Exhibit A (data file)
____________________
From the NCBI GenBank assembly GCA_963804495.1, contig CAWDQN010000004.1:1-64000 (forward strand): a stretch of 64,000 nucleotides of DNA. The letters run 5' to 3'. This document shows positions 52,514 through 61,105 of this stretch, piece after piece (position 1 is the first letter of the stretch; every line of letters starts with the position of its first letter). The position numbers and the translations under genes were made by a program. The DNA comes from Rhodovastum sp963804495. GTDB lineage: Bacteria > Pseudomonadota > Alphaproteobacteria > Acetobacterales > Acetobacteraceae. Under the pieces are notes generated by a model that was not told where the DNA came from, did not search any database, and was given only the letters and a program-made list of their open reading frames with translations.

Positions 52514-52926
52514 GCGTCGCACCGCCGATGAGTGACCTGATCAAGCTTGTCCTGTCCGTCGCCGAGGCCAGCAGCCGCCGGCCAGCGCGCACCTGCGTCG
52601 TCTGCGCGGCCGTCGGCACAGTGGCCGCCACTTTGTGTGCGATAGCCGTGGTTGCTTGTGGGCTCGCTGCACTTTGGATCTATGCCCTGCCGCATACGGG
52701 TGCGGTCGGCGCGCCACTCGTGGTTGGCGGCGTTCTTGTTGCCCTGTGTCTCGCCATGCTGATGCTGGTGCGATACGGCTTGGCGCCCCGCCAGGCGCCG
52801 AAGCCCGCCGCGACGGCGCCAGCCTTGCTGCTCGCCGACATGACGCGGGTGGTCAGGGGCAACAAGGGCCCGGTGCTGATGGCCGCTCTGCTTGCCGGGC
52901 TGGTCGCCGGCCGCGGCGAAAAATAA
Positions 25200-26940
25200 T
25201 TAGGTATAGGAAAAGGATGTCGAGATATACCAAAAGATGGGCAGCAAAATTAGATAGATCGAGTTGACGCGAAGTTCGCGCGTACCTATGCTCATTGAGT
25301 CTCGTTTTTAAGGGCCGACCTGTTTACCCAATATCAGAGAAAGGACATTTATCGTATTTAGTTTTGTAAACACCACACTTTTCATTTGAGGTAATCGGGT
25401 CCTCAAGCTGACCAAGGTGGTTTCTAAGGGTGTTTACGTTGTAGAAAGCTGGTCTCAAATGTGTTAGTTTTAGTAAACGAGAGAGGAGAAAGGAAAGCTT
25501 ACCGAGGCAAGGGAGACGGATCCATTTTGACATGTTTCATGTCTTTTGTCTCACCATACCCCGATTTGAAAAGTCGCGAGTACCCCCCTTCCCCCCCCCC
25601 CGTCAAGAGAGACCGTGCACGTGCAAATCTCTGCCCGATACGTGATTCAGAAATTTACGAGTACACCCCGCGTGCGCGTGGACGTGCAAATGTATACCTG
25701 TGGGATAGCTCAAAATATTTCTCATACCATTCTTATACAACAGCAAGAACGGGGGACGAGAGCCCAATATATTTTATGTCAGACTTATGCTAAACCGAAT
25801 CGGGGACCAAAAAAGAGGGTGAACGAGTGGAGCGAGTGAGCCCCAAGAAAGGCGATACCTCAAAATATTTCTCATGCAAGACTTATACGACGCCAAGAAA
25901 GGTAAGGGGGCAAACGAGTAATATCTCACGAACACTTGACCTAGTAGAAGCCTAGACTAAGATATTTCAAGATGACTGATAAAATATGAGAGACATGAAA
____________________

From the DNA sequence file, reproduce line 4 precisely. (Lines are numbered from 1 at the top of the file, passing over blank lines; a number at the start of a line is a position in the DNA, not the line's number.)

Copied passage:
52601 TCTGCGCGGCCGTCGGCACAGTGGCCGCCACTTTGTGTGCGATAGCCGTGGTTGCTTGTGGGCTCGCTGCACTTTGGATCTATGCCCTGCCGCATACGGG